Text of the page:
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Novels About PTSD

Discussion in 'General' started by White0nWhite, Nov 4, 2007.

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  1. White0nWhite

    White0nWhite Member

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    Or with characters dealing with ptsd...

    In light of the movie thread, I though I should start this one;

    There's a series of books by Clare Bell.
    1. Ratha's Creature
    2. Clan Ground
    3. Ratha and Thistle-Chaser
    4. Ratha's Challenge
    5. Ratha's Courage

    It's about these prehistoric cheetahs with human intelligence. There's a character in them called Thistle-Chaser/Newt. I believe she's only in the first, third, forth, and fifth, books. "Ratha and Thistle-Chaser" is actually dedicated to people with PTSD. It clearly states; "For the Dreambiters and Dreambitten, may they find healing.."

    Newt describes her flashbacks and nightmares as "the Dreambiter".
     
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  3. reallydown

    reallydown I'm a VIP

    One just off the top of my head...Mrs. Dalloway...Septimus Warren Smith has it...It was not a good idea for me to write the term paper on that last year...OOps
     
  4. Marlene

    Marlene I'm a VIP Premium Member

    Nora Roberts wrote a book called 'Angels Fall'. It doesn't specifically mention PTSD, but it's a book a lot of people here could relate to. She did a really wonderful job with it, IMO.

    Also, there's a series of books by J.D. Robb called the '...in death' series. It starts out with 'Naked in death' and goes from there. There's 20+ books in the series. The books don't have PTSD as the main theme of the stories, but each book has the character learning more about her past and traumas.

    Lisa
     
  5. starshine

    starshine Active Member

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    Old thread I know. But in The Horse Whisperer, the horse has PTSD. It's a very moving book.

    Lots of Virginia Andrews' books are PTSD relevant. I'm currently reading WildFlowers by her.

    Actually, many sagas are full of PTSD! Ruth Hamilton and Rosie Goodwin [especially Nobody's Girl] particularly. Abuse related, and also there're many more combat related where the story's set in one of the world wars' times.

    Also look at The Drowning Girl by Margaret Leroy.
     
  6. dust

    dust Well-Known Member

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    Mmm,,,,

    I've always thought Mr Vertigo by Paul Auster MUST be about PTSD. I've read Mrs Dalloway - a desperate novel if there ever was one. Thinking about others.... whirrrrrr.

    dust
     
  7. Blues in NYC

    Blues in NYC Active Member

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    I think Beloved by Toni Morrison definitely fits the criteria, but it does have a strong element of magic realism. In fact, some of the semi-spiritual highly disorienting experiences of PTSD are best described in my opinion via writing styles like magic realism.

    Unfortunately, it's been a very long time since I've been able to completely read a work of narrative fiction. With the way my memory and attention work, I've always done much better with works of reiterative concepts such as philosophy, popular science, and mathematics.

    ~ Blues
     
    marylouise likes this.
  8. Kunoichi

    Kunoichi Well-Known Member

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    I am reading a fiction/fantasy trilogy. Its by Brandon Sandersen/Sanderson and the first book is called Mistborn. It doesn't say PTSD specifically but I thought it had some very good principles and I feel that one of the characters VIN has PTSD.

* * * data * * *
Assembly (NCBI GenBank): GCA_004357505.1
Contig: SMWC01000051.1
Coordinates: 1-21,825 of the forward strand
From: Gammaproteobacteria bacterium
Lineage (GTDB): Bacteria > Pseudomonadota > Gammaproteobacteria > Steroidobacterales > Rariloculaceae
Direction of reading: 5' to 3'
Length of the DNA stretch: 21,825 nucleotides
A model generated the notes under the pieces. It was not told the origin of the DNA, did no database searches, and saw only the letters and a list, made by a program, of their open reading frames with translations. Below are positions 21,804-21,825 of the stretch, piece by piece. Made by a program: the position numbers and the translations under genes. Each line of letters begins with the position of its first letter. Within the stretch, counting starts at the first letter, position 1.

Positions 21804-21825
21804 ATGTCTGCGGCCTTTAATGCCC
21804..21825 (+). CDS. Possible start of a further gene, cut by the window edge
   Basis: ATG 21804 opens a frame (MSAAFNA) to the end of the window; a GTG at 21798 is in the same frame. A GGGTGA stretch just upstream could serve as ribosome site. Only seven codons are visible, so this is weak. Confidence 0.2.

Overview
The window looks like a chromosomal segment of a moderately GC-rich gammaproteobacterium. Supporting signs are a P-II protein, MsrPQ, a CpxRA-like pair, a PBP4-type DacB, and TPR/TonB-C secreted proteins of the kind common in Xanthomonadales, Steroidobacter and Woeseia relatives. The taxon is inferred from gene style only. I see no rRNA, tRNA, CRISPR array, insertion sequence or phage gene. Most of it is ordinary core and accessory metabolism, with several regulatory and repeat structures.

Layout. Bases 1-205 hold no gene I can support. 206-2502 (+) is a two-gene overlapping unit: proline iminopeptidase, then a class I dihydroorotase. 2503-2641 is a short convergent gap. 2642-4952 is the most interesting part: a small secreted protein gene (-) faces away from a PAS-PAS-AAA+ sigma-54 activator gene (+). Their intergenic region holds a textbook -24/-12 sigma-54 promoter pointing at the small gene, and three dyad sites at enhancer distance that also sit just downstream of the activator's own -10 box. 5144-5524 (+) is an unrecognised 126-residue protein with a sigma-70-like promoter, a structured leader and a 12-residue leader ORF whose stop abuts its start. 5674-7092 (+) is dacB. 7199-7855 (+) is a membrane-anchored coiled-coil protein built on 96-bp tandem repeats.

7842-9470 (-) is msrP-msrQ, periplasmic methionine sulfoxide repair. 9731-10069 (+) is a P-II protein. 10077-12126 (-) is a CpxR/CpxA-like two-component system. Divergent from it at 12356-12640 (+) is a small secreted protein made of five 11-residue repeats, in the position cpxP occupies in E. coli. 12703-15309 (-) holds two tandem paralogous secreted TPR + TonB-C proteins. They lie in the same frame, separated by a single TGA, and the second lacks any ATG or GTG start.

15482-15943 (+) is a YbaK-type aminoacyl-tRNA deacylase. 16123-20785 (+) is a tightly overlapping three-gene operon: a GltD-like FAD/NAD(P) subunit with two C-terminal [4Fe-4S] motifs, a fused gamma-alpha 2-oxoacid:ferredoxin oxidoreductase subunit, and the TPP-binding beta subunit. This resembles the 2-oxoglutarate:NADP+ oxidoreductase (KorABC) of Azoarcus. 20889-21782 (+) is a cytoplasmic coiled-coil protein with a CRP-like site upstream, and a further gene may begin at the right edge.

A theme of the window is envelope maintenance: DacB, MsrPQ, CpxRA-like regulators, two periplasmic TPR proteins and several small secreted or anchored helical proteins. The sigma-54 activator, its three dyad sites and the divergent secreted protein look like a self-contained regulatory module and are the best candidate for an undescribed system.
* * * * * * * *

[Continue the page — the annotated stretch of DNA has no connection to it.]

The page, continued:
9. dust

    dust Well-Known Member

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    Oh, some more came to mind...

    Remainder by Tom McCarthy - a narrator who suffers memory loss and tries to recoup it by re-enacting his trauma.

    The Fall by Camus

    Birdsong by Sebastian Faulks - English novel about the first world war with echoes of Siegfried Sassoon and Wilfred Owen.
     
  10. kers

    kers I'm a VIP

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    Pat Barker's Regeneration trilogy also focuses on WWI with Sassoon and Owen playing tangential roles. The books are Regeneration, The Eye in the Door, and The Ghost Road.
     
  11. marylouise

    marylouise Active Member

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    I'm adding a few, which have all had an impact on me:

    -Siri Hustvedt's "The Sorrow of an American," which is a meditation on all types of trauma through the perspective of a New York City psychiatrist who is himself dealing with a depression.

    -Pat Conroy's "Prince of Tides," which directly addresses poverty, violence, and abuse in a Southern family, focusing on the aftermath, repression, and healing of trauma for its adult protagonist.

    -"The Bone People" by Keri Hulme, set in an isolated area of New Zealand, in which characters who are paralyzed by their traumas learn how to open their hearts and love. An all-time favorite of mine; beautifully and sensitively written. I think it really gets to the sense of internal isolation that trauma survivors live with.

    For novels related to war trauma, I'm adding:

    -"Paco's Story" by Larry Heinemann (a National Book Award winner) which focuses on the psychological aftermath of the Vietnam war.

    -"In the Lake of the Woods" by Tim O'Brien about a middle-aged man who is dealing with PTSD related to Vietnam from an isolated cabin in Michigan.

    -"Ceremony" by Leslie Marmon Silko, focused on a WWII vet returning to his Indian reservation in the American Southwest. Also one of my all-time favorite novels for its sensitive portrayal of trauma and ability to portray what goes on internally for trauma survivors.
     
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